It’s Complicated

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Sometimes I can’t believe how inefficient things are here in Panama. Case in point — getting a new driver’s license. Since I already have a California license, I don’t have to go to driving school or take an exam. Sounds great except that the alternative isn’t much better.

Little did I know when I finally found my way to the DMV equivalent a few weeks ago that I would be g

iven a list of assignments to complete before needing to return. The first step is rather straightforward, albeit a pain — have blood drawn at an approved laboratory to determine blood type. This takes about an hour, costs only $4.00 and is close to the house. Easy. Next, I need to take my license and photocopy of same to the United States Embassy for notarization. This is a bit harder since I need an appointment, have to park off-grounds when I arrive and walk up a long hill, pay $50 and leave my cell phone with security, which I don’t like. But within 30 minutes I am in and out the door on my appointment date. Not so bad.The next task is to take my newly notarized docs to the Ministry of Foreign Affairs Department of Actualization and Legalization for certification. This proves to be a bit harder. First, I miss my number being called since I’m messaging a friend on Facebook. Second, after reaching the counter and registering my papers, I’m told to return after 1:00 pm since nothing is signed until then. Third, I’m also required to go to Banco Nacional on the first floor to pay the certification fee of $2.00 For some reason this office doesn’t have a cashier — I guess they don’t trust workers with small amounts of cash — so I make my way downstairs to find a very long line of folks waiting outside. Hoping I don’t have to wait in line, I ask someone what the line is for and realize that waiting is my destiny as well. Unfortunately, I have to pee really badly and go to Spanish class; after 15 minutes I split.About 4 days later, I return to the bank — later in the afternoon than the first time — hoping to find a shorter line. No such luck. There are still about 20 people waiting outside. Again, I form the line but I’m still a bit confused as to what the line is for, why so many folks are there waiting, so I ask the woman in line behind me. She offers various reasons but I don’t really understand her due to my poor Spanish. In my poor Spanish, I explain that I think it’s a bit silly for me to wait in such a long line to pay just $2.00. She agrees and tells me to go up the guard, explain that my papers are for the Ministry of Foreign Affairs, and that I need to pay before the office closes. He astutely notes the time — 2:00 pm — and tells me that office is open until 4:00 pm. Strike one.

Ten minutes later my line buddy and I are granted access into the bank along with the next wave. This is when I realize there’s another Disneyworld-type queue inside the bank filled with lots of people. Now I’m a bit miffed. Luckily, Line Buddy continues to sympathize with my plight and coaches me to stand in the special line for Senior Citizens, which only has 2 people in it. Willingly, I play dumb and get in line with another person who is also not a senior. After about a minute, I hear someone speaking my way. The guy in front of me is being busted by another person in line. Shortly thereafter, I get busted by the security guard and told to stand in the other line. Strike two.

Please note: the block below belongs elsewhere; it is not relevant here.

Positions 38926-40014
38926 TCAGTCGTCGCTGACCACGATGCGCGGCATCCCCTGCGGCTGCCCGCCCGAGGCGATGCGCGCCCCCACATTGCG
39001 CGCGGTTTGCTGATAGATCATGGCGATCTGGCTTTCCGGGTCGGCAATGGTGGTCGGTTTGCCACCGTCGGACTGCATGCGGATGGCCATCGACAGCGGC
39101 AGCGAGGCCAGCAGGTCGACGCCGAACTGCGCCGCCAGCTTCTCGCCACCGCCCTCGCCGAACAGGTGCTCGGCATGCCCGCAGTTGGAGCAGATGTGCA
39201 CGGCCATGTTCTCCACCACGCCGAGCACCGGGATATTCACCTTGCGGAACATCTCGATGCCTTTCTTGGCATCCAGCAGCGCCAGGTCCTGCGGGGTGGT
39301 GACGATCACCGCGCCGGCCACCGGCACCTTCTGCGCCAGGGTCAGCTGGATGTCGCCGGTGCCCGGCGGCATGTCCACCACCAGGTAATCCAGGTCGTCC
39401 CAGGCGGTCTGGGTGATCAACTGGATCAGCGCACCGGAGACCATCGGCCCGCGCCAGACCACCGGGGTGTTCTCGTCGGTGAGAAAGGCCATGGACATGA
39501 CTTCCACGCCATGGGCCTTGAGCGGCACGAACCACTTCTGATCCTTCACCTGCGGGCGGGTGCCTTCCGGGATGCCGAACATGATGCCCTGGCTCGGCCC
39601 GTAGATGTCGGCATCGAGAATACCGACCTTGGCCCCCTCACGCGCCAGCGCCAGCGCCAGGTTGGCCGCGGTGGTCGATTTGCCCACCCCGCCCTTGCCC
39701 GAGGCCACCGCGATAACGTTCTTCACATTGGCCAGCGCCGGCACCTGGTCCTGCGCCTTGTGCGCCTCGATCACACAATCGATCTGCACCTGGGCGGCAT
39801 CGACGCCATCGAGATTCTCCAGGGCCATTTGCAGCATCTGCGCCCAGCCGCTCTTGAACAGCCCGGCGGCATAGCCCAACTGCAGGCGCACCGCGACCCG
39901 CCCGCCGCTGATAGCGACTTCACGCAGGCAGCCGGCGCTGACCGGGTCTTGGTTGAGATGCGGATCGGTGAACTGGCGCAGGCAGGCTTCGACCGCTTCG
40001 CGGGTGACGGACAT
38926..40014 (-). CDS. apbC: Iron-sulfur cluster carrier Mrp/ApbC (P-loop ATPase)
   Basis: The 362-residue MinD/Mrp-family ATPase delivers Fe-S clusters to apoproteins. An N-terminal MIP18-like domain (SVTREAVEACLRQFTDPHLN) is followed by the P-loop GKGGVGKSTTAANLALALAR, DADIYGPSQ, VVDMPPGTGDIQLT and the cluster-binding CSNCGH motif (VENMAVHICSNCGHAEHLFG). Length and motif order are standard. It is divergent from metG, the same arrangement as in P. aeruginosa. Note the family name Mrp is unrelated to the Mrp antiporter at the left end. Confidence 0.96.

Not as dejected as I am, and a bit more creative, Line Buddy coaches me again — this time to ask someone at the front of the line if they will do my transaction along with their own. I tell her that that I’m a bit embarrassed to ask for help and explain what I need given my Spanish level. She pumps me up by telling me my Spanish is good! After about a minute, I pick my target and approach a man in the Senior line for help. Strike three. He turns me down without even speaking — he just rolls his eyes a bit and nods his head no. “Egoista!” Line Buddy says when I return to the line in front of her yet again. “He is selfish,” she says in Spanish. “I would have done that for someone else. It’s not a big deal.”

Still committed to saving an hour of my time, Line Buddy goes about searching the queue for a kind face. She spots a short man with a backpack towards the front of the line and asks me for my paper. I give it to her and she makes the request. He agrees! I hand him $4 in coins — $2 for the fee and $2 for his help — and he takes my papers to the cashier with him. I’m so thrilled I forget that I haven’t signed the paper before giving it to him. So even as I try to lay low and stand near the wall behind my helper, I have to make my way to the cashier, ask for the paper back, find a pen — which is I eventually get from the cashier — and sign my paper. Any cover I might have had is blown. Now I am really embarrassed and do everything I can to avoid eye contact with everyone in line. Luckily, Helper doesn’t take long to wrap but and returns my paper to me in jiffy. I’m so thrilled to be out of the line and quietly wave to Line Buddy on the way out. Had it not been for her, I would not have tried every trick in the book — ask for special privileges; play dumb; make a powerful request; pay someone else to do it for you. I’ll have to keep these in mind the next time beaucratic BS threatens to steal my sunshine.

By the way, I still don’t have my driver’s license…

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